Victoria’s $12 billion Port of Hastings expansion has moved forward, with the government calling for Expressions of Interest (EOI) with regard to four key feasibility phase work packages.
Last week, Minister for Ports David Hadgett released EOI documentation calling for interest from specialists associated with port planning and design, social and environment, hydrodynamics and legal services.
Additional work packages for economics advisory and risk management are expected to progress to the Request for Tender stage shortly.
Already catering for between 100 and 150 vessels of up to 100 tonnes in size each year, the port, which is located approximately 72 kilometres southeast of Melbourne, serves as one of Victoria’s four major trading ports and supports the oil and liquid petroleum gas import/export industries as well as serving as the southern terminal for a number of pipelines carrying oil and gas to coastal markets and through the Western Port Altona Geelong Pipeline to refineries in Melbourne and Geelong.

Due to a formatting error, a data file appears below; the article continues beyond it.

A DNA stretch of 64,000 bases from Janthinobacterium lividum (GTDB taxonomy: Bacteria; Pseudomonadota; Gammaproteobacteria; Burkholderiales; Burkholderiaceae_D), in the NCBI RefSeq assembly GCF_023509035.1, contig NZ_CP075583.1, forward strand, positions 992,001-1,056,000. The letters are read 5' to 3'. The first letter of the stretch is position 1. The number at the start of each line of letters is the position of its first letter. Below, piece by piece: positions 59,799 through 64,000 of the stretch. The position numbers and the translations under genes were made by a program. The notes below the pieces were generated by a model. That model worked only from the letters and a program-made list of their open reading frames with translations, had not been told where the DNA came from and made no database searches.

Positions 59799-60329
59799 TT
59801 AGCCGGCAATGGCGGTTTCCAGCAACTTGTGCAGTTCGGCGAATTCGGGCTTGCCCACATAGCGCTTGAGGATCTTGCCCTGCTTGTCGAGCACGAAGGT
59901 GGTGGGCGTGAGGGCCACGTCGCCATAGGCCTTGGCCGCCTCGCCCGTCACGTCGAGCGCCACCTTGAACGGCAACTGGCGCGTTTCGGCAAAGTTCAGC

Over the next decade, the government wants to build a new multi-billion dollar container port capable of handling around between eight million and nine million containers annually, which it says would transform the area into Australia’s second largest container handling facility.
Hodgett says the expansion is necessary in order for the state to meet future capacity requirements and cement Victoria’s place as the ‘freight and logistics capital’ of Australia.
While current projections show the Port of Melbourne reaching its capacity by the middle of next decade, he says, overall freight movement is expected to quadruple by 2050.
Port of Hastings Development Authority chief executive officer Mike Lean said the feasibility phase will support policy decisions with regard to the port’s expansion.
“Together, these work packages will provide the Authority with the information required to guide the project through an environmental impact assessment and statutory approval process,” he said. “They will also form the backbone of a detailed business case, seeking to demonstrate the Port of Hastings as an attractive investment for both the public and private sectors.”
Following a three-year feasibility process, which is expected to run until 2017, construction is expected to begin in 2018 and take around seven years to complete.